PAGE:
This content is not included in your SAE MOBILUS subscription, or you are not logged in.

A Fast Modeling Approach for Prediction of SCR Deposits – Implementation and Validation with Advanced Optical Techniques

Vienna University of Technology-Uladzimir Budziankou, Max Quissek, Thomas Lauer
  • Technical Paper
  • 2020-01-0358
To be published on 2020-04-14 by SAE International in United States
The permanently tightening emission regulations for NOx pollutants force further development of automotive exhaust aftertreatment systems with selective catalytic reduction (SCR). Of particular interest is the long-term reliability of SCR-systems with regard to unfavorable operating conditions, such as high injection rates of urea water solution (UWS) or a low exhaust gas temperature. Both of them may lead to formation of solid deposits which decrease system efficiency by increasing backpressure and impairing ammonia uniformity. A fast modeling approach for numerical prediction of deposit formation in urea SCR systems is desired for optimization of system design. This paper presents a modified Smith´s methodology for the modeling of deposit formation risk. A new criterion for determination of the initial foot print of the spray, where the deposit formation is inhibited, is proposed. The threshold values for the evaluation of the liquid film dynamic were validated based on experimental results. Furthermore, for a better prediction of the liquid film pathways, a new approach for realistic modeling of the film viscosity was developed. To achieve a more realistic simulation in…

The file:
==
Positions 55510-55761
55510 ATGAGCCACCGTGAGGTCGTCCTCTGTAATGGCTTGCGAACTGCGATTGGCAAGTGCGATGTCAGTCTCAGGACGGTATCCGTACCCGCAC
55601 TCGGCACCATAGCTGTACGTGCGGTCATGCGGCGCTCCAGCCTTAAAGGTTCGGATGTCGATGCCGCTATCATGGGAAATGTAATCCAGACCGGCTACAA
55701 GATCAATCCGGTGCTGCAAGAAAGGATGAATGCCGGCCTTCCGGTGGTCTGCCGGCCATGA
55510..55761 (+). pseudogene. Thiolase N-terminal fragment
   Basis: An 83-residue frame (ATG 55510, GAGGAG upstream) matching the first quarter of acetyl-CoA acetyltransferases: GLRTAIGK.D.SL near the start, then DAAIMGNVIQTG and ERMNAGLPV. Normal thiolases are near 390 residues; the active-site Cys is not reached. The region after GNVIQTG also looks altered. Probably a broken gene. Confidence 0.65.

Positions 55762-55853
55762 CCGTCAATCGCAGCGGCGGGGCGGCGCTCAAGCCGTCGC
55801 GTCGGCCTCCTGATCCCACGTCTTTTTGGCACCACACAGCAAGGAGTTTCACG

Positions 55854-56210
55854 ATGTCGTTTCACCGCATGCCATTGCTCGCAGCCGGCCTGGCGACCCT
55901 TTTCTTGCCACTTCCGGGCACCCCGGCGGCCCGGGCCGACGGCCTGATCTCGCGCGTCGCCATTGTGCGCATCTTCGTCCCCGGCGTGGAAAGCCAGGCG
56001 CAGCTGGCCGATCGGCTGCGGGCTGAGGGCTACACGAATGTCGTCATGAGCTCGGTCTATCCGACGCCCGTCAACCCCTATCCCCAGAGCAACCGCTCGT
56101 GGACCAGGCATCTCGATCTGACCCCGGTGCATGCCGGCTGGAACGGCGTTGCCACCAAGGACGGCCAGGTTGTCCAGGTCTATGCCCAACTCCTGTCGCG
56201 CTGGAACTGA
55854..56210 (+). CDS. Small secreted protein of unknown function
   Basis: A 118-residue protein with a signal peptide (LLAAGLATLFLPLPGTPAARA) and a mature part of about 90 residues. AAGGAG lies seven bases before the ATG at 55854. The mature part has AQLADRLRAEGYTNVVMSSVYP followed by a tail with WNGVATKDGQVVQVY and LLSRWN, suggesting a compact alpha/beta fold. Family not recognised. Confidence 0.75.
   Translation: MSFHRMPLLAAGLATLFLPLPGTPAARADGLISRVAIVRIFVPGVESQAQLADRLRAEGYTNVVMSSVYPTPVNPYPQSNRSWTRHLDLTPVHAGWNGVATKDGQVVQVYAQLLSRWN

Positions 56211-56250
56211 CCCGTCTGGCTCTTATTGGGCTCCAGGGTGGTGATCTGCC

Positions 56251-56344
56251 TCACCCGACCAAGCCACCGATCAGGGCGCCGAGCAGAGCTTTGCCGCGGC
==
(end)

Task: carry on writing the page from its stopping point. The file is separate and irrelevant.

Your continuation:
This content is not included in your SAE MOBILUS subscription, or you are not logged in.

Energetic Costs of ICE Starts in (P)HEV - Experimental Evaluation and Its Influence on Optimization Based Energy Management Strategies

Vienna University of Technology-Bernhard Geringer